What does Genesis 37:34 mean?
ESV: Then Jacob tore his garments and put sackcloth on his loins and mourned for his son many days.
NIV: Then Jacob tore his clothes, put on sackcloth and mourned for his son many days.
NASB: So Jacob tore his clothes, and put on a sackcloth undergarment over his waist, and mourned for his son many days.
CSB: Then Jacob tore his clothes, put sackcloth around his waist, and mourned for his son many days.
NLT: Then Jacob tore his clothes and dressed himself in burlap. He mourned deeply for his son for a long time.
KJV: And Jacob rent his clothes, and put sackcloth upon his loins, and mourned for his son many days.
NKJV: Then Jacob tore his clothes, put sackcloth on his waist, and mourned for his son many days.
Verse Commentary:
Jacob's deceitful sons have convinced him that his beloved Joseph is dead, killed by a wild animal (Genesis 37:31–33). As they must have anticipated, Jacob takes the news very badly. Joseph was the firstborn of his dear wife, Rachel (Genesis 30:22–24), and Jacob's clear favorite (Genesis 37:3–4). His heart is fully broken. Mourning for the dead often included the tearing of clothing and wearing of sackcloth.

Formal mourning for a child may have lasted a week or even a month. As the following verses show, Jacob refused to stop his mourning long past the normal number of days. His family will react with concern (Genesis 37:35), though the brothers know there is nothing they can do to restore Joseph now (Genesis 37:28). Such is the impact of Jacob's grief that Judah, years later, will bargain to become a captive to stop Jacob from losing another of Rachel's sons (Genesis 44:18, 30–34).
Verse Context:
Genesis 37:12–36 describes how Joseph's wildly resentful brothers finally get rid of him. They hate Joseph for being Jacob's favorite (Genesis 37:3) and for his grandiose dreams (Genesis 37:5, 9). When Joseph arrives alone at the camp of his brothers, very far from home, they have an opportunity. Only Reuben's intervention keeps them from killing Joseph outright. Instead, while Reuben is absent, the brothers sell Joseph to passing slave traders and later convince their father he has been killed by a wild animal. Joseph becomes a slave in an Egyptian home. Genesis 39 will return to Joseph's story.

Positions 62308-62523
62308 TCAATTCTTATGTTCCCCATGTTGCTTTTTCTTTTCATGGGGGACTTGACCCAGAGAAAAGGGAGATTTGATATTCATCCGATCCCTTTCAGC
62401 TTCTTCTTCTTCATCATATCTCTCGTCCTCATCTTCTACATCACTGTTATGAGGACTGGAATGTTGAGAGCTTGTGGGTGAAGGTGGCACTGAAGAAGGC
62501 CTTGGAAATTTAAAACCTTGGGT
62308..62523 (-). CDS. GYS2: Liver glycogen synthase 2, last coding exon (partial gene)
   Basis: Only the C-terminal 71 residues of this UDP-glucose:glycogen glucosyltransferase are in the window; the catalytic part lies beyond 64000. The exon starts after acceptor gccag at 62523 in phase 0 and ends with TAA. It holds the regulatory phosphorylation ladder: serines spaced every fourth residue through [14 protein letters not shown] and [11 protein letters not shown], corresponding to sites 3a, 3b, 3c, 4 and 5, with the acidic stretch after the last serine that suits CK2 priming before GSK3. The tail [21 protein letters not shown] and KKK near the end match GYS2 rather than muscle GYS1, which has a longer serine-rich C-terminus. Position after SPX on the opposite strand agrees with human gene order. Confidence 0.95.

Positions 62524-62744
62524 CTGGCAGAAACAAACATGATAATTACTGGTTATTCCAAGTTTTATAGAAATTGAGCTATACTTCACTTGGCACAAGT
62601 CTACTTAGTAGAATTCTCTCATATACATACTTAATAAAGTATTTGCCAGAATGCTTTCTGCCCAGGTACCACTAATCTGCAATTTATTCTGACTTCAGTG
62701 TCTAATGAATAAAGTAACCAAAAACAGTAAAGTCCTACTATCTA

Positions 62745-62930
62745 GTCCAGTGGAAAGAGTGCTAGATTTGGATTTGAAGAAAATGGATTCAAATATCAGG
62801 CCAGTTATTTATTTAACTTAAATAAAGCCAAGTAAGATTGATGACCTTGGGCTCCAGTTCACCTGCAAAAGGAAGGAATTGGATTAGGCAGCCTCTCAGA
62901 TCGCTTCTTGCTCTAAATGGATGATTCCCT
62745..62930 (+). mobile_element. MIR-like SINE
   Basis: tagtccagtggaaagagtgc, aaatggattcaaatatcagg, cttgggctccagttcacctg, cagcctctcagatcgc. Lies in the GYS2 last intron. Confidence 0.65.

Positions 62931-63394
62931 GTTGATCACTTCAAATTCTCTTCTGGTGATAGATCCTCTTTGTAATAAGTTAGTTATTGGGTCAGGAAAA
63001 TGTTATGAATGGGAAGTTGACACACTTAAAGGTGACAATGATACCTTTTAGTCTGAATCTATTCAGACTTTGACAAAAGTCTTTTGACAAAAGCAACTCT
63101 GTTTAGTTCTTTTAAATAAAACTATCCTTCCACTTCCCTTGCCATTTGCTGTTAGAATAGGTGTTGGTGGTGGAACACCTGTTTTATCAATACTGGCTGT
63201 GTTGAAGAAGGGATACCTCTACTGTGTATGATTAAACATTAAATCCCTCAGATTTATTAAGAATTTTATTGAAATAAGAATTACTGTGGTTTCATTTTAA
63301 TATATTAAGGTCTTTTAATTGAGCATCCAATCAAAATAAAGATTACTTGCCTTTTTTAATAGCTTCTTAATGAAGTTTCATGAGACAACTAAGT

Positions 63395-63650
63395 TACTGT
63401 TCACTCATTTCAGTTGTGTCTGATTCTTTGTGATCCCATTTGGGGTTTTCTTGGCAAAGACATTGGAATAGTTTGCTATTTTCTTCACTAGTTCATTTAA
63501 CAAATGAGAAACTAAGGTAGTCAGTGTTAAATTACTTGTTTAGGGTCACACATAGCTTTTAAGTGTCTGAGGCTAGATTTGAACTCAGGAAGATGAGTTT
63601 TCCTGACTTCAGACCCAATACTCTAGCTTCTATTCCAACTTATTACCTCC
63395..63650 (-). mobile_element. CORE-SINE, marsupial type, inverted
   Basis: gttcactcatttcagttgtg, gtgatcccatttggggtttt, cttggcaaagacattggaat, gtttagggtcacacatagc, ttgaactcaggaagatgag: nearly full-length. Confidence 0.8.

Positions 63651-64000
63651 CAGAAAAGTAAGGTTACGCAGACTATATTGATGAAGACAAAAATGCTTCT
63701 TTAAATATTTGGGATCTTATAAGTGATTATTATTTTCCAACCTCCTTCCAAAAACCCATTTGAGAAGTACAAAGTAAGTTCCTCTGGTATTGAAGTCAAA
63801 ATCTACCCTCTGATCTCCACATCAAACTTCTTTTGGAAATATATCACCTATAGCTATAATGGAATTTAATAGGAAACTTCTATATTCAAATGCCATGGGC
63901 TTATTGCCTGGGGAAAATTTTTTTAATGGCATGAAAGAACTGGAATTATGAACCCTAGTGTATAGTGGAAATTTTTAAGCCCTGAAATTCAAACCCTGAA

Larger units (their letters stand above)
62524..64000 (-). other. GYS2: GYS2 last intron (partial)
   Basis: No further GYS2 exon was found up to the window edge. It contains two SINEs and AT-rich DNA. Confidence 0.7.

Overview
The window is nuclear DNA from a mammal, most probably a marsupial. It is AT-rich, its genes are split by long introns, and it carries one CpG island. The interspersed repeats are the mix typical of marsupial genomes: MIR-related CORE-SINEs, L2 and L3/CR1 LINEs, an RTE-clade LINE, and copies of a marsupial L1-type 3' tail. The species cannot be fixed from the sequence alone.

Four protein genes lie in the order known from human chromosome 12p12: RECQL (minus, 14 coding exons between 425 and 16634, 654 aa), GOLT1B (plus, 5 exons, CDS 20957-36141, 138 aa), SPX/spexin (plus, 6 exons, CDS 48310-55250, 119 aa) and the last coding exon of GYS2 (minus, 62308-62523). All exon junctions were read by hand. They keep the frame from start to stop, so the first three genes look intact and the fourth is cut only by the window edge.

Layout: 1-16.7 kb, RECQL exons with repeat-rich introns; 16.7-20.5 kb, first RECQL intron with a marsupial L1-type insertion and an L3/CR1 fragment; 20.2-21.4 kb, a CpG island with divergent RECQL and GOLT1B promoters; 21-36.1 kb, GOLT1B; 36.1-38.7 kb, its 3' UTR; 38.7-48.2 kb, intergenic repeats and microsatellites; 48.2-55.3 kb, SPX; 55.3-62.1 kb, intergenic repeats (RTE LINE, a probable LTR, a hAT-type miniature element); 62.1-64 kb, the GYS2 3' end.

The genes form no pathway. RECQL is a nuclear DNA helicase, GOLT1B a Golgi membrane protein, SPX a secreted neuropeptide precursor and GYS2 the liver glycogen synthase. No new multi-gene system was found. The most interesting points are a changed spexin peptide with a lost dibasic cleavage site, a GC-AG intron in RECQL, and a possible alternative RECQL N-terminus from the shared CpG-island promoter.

Chapter Summary:
Joseph, 17, is deeply loved by his father Jacob and deeply resented by his ten older brothers thanks to Jacob's favoritism. Jacob gives Joseph a princely robe, and Joseph reports dreams that predict his family will one day bow before him. When alone with Joseph in the wilderness, the brothers decide to kill him. Reuben stops them, suggesting they throw him alive into a pit, instead. While Reuben is gone, however, the brothers sell Joseph to slave-traders, later convincing their father Joseph has been killed by a wild animal. Joseph is placed in the home of an Egyptian nobleman.
Chapter Context:
Following the death of Isaac and the story of Esau's people, Genesis begins a section called the "generations of Jacob." The story will focus primarily on Jacob's son Joseph. Joseph is deeply hated by his brothers. While alone with him in the wilderness, they sell him to slave-traders, who take Joseph to Egypt. Chapter 38 details some of the scandals which happened while Joseph was gone. Genesis 39 will resume a focus on Joseph's experiences.
Book Summary:
The book of Genesis establishes fundamental truths about God. Among these are His role as the Creator, His holiness, His hatred of sin, His love for mankind, and His willingness to provide for our redemption. We learn not only where mankind has come from, but why the world is in its present form. The book also presents the establishment of Israel, God's chosen people. Many of the principles given in other parts of Scripture depend on the basic ideas presented here in the book of Genesis. Within the framework of the Bible, Genesis explains the bare-bones history of the universe leading up to the captivity of Israel in Egypt, setting the stage for the book of Exodus.
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